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Campus Health

Health Education

Sexual Health

STIs: Genital Herpes
What is genital herpes?

Genital herpes is a sexually transmitted infection caused by the herpes simplex virus type 1 (HSV-1) or the herpes simplex virus type 2 (HSV-2). When symptoms are present, genital herpes are usually characterized by one or more blisters on or around the genitals or rectum. Painful ulcers result when the blisters break, and the sores take two to four weeks to heal. The virus remains in the body indefinitely.

How is genital herpes transmitted?

HSV-1 and HSV-2 can be transmitted through contact with open sores or through the skin. Typically, a person only contracts HSV-2 through sexual contact with a person who is infected. Many people are unaware that they are infected.

HSV-1"cold sores." Up to 70% of people are infected and may recall having had a cold sore at some time in their life. Most people are infected during childhood. Cold sores can spread the infection to the genital area during oral sex.

HSV can be transmitted during childbirth from an infected mother to her newborn, particularly if the mother experiences the primary infection around the time of childbirth. A woman who is about to deliver and has herpes lesions present at the time of delivery will probably have a Cesarean section. A C-section will prevent the baby from coming into contact with the virus and being infected.

What are the symptoms of genital herpes?

Only 50% of individuals who are infected with HSV have symptoms severe enough that they realize they are infected. During the primary infection, symptoms typically appear within two to fourteen days after the infection or exposure. The primary (first) infection is usually the most severe.

Symptoms of the primary (first) infection may include:

  • Flu-like symptoms, including headache, fatigue, fever, and muscle aches
  • Painful blisters on the genitals, anus, thighs, or buttocks that seal and heal in two to four weeks
  • Tingling, itching, burning, or redness proceeding the appearance of blisters
  • Vaginal or penile discharge
  • Painful urination
  • Pain during intercourse
  • Enlarged, tender lymph nodes in the groin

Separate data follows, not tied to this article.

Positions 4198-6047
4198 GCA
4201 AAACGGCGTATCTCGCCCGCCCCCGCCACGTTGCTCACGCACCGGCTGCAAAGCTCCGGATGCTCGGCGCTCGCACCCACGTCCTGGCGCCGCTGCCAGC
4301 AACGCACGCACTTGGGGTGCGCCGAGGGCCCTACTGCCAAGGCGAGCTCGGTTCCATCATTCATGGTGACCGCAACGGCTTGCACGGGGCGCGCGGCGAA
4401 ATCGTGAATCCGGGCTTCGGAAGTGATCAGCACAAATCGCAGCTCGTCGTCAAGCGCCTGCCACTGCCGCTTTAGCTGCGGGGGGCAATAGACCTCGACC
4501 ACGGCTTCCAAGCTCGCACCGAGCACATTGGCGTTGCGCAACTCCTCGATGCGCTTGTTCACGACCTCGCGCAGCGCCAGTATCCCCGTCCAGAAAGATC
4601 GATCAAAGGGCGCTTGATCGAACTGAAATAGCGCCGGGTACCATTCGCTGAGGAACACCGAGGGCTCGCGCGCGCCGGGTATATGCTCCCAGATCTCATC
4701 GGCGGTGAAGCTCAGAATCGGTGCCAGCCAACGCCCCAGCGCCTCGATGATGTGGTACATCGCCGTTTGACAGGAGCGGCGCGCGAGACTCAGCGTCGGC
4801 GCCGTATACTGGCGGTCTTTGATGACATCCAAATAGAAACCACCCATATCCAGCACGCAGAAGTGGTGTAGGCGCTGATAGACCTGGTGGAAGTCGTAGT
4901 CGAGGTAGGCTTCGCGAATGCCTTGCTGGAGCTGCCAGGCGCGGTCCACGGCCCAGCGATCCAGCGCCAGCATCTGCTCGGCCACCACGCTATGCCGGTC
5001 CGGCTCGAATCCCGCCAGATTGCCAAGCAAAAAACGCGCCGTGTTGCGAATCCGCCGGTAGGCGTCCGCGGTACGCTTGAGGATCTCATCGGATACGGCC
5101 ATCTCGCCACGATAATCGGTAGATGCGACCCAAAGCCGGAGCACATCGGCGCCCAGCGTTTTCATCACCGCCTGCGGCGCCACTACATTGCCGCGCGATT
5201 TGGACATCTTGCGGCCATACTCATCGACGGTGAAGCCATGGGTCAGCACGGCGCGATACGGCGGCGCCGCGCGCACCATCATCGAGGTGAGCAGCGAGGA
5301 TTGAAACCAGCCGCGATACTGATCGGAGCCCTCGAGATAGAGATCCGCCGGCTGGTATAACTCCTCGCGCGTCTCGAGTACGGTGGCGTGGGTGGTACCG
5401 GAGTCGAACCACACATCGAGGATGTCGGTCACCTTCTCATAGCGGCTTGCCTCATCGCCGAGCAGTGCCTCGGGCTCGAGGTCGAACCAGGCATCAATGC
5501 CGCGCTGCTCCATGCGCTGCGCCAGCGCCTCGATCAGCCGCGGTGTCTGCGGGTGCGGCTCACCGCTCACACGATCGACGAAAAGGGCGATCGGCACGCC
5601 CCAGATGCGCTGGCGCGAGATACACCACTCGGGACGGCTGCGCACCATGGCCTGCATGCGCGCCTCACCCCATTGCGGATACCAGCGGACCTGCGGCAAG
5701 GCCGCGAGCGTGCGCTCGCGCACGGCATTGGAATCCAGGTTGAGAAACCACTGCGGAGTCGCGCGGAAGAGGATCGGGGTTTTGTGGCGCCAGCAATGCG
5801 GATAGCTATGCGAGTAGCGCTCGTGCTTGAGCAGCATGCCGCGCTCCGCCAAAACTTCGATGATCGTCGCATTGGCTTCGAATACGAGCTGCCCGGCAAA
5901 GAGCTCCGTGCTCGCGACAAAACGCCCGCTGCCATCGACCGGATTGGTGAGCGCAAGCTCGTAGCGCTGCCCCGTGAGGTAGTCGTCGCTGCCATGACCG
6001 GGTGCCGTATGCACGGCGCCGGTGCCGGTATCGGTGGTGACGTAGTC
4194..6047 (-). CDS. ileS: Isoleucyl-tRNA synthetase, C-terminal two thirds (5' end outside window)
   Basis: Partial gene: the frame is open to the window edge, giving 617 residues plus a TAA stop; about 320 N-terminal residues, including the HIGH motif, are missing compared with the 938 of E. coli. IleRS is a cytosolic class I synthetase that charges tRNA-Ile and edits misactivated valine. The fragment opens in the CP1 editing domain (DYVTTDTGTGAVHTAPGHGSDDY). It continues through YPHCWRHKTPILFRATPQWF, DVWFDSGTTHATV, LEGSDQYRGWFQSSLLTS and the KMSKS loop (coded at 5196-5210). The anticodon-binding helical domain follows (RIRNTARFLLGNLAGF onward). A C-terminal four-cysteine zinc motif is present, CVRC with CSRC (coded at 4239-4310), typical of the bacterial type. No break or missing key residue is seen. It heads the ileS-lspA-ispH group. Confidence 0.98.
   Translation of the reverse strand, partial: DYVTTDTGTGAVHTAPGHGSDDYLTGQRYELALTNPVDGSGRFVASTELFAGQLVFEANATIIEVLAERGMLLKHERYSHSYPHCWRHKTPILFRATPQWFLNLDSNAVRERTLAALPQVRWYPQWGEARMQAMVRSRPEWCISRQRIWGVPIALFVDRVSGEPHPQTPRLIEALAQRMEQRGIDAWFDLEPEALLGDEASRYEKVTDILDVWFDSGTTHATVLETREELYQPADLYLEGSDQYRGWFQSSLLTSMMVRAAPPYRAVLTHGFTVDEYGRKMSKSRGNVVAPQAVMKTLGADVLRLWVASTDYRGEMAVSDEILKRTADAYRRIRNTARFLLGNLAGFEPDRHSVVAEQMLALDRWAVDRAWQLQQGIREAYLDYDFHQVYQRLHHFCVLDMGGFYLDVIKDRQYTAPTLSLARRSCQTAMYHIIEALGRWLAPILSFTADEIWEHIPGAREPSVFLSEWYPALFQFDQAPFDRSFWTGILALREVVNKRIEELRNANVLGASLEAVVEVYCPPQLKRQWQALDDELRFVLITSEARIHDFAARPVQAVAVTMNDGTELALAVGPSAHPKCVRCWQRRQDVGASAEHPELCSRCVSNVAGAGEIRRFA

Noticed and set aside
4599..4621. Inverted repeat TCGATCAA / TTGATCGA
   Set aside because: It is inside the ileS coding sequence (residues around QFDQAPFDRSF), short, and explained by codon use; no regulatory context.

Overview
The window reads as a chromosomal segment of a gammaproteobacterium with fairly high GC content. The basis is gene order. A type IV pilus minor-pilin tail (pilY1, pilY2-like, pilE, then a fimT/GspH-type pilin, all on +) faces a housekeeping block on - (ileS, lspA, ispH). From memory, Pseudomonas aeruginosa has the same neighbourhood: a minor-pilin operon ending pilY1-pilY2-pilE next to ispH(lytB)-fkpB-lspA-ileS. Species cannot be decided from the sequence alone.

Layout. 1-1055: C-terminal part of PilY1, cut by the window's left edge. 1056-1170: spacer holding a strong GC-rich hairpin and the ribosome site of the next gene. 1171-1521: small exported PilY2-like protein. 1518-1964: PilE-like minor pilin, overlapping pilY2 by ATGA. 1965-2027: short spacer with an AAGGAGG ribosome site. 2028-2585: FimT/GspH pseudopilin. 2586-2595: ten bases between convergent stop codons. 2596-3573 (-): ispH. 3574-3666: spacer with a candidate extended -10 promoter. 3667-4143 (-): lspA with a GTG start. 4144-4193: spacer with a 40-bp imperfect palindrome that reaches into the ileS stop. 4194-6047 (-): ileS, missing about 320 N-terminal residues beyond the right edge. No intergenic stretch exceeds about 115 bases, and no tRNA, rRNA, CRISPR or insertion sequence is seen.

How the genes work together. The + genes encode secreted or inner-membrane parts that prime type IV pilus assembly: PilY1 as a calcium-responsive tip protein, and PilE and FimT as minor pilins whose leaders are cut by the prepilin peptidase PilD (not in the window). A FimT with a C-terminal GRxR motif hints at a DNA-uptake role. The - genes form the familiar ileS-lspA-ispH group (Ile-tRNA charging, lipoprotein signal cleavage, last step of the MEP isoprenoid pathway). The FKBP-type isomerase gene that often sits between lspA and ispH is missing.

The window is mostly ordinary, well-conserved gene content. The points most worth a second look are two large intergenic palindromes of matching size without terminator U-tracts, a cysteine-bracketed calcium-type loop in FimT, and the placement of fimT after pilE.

Recurrent Infection: HSV-2 is more likely to recur than HSV-1 on the genitals. Recurrent outbreaks are usually less severe and last less time than the primary infection.

What causes outbreaks of genital herpes?

Some people never have an outbreak at all and have no outbreaks after an initial episode. After a person becomes infected, there are a number of factors that might facilitate an outbreak; and these factors are different for each person. These may include:

  • Anything that lowers a person's immunity: stress, lack of sleep, severe sunburn, illness, alcohol, finals week, etc.
  • Over-exposure to sunlight and tanning bed use.
How is genital herpes diagnosed?

Herpes is diagnosed by swabbing a blister to see if the virus is present. Blood tests can be used to determine if your body contains antibodies for HSV. It might take 12 to 16 weeks after an infection for HSV antibodies to show up in a blood test.

How is genital herpes treated?

Currently, there is no cure for genital herpes; but there are several options for managing the symptoms.

Antiviral medication can prevent or shorten the duration of outbreaks. Daily suppressive therapy can be prescribed to prevent outbreaks.

Tips to help manage outbreaks:

  • Keep sores clean and dry.
  • Wear loose clothing and cotton underwear.
  • Use ibuprofen or acetaminophen to decrease pain.
  • Avoid sharing towels or clothing.
  • Avoid douches, perfumed soaps, feminine hygiene deodorants, or other chemcials in the genital area.
  • Take a warm bath to help soothe symptoms.
  • Avoid sexual contact with others if you have an active infection.
Does my partner need to know that I have genital herpes?

Yes, you need to tell your partner as soon as you are diagnosed with the infection. If you already have the infection when you meet your partner, talk with your partner before initiating sex. The virus can be transmitted when symptoms are not present. Your partner needs to know about your infection so he or she is aware of the risk that he or she is taking.

What are the possible complications of genital herpes?

Genital herpes often causes psychological distress in individuals who think they are infected.

Herpes infections in newborns can be life-threatening.